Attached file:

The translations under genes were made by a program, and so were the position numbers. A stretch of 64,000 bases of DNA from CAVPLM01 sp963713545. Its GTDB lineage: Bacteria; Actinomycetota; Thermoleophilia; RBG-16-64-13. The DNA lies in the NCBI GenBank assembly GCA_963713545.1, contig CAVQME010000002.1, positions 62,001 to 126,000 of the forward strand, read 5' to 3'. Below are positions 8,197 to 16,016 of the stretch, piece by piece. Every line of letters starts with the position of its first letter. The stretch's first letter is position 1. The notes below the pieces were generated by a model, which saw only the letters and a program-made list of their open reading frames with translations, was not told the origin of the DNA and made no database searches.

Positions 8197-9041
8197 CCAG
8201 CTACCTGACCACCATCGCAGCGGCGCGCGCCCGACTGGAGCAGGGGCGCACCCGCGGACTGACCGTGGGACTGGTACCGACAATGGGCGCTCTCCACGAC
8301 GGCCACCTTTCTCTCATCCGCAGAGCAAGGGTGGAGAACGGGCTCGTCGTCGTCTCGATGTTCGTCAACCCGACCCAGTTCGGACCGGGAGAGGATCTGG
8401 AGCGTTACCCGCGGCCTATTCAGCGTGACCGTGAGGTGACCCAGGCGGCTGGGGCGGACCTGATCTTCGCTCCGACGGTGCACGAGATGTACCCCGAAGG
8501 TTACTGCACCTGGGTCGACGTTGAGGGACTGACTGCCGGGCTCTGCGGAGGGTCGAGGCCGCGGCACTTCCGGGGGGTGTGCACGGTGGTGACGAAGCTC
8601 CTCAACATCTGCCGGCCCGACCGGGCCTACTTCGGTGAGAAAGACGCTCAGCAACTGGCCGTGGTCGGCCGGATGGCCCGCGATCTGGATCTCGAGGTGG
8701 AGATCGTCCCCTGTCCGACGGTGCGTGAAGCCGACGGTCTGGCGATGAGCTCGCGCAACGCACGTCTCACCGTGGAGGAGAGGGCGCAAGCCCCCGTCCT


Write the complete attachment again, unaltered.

The translations under genes were made by a program, and so were the position numbers. A stretch of 64,000 bases of DNA from CAVPLM01 sp963713545. Its GTDB lineage: Bacteria; Actinomycetota; Thermoleophilia; RBG-16-64-13. The DNA lies in the NCBI GenBank assembly GCA_963713545.1, contig CAVQME010000002.1, positions 62,001 to 126,000 of the forward strand, read 5' to 3'. Below are positions 8,197 to 16,016 of the stretch, piece by piece. Every line of letters starts with the position of its first letter. The stretch's first letter is position 1. The notes below the pieces were generated by a model, which saw only the letters and a program-made list of their open reading frames with translations, was not told the origin of the DNA and made no database searches.

Positions 8197-9041
8197 CCAG
8201 CTACCTGACCACCATCGCAGCGGCGCGCGCCCGACTGGAGCAGGGGCGCACCCGCGGACTGACCGTGGGACTGGTACCGACAATGGGCGCTCTCCACGAC
8301 GGCCACCTTTCTCTCATCCGCAGAGCAAGGGTGGAGAACGGGCTCGTCGTCGTCTCGATGTTCGTCAACCCGACCCAGTTCGGACCGGGAGAGGATCTGG
8401 AGCGTTACCCGCGGCCTATTCAGCGTGACCGTGAGGTGACCCAGGCGGCTGGGGCGGACCTGATCTTCGCTCCGACGGTGCACGAGATGTACCCCGAAGG
8501 TTACTGCACCTGGGTCGACGTTGAGGGACTGACTGCCGGGCTCTGCGGAGGGTCGAGGCCGCGGCACTTCCGGGGGGTGTGCACGGTGGTGACGAAGCTC
8601 CTCAACATCTGCCGGCCCGACCGGGCCTACTTCGGTGAGAAAGACGCTCAGCAACTGGCCGTGGTCGGCCGGATGGCCCGCGATCTGGATCTCGAGGTGG
8701 AGATCGTCCCCTGTCCGACGGTGCGTGAAGCCGACGGTCTGGCGATGAGCTCGCGCAACGCACGTCTCACCGTGGAGGAGAGGGCGCAAGCCCCCGTCCT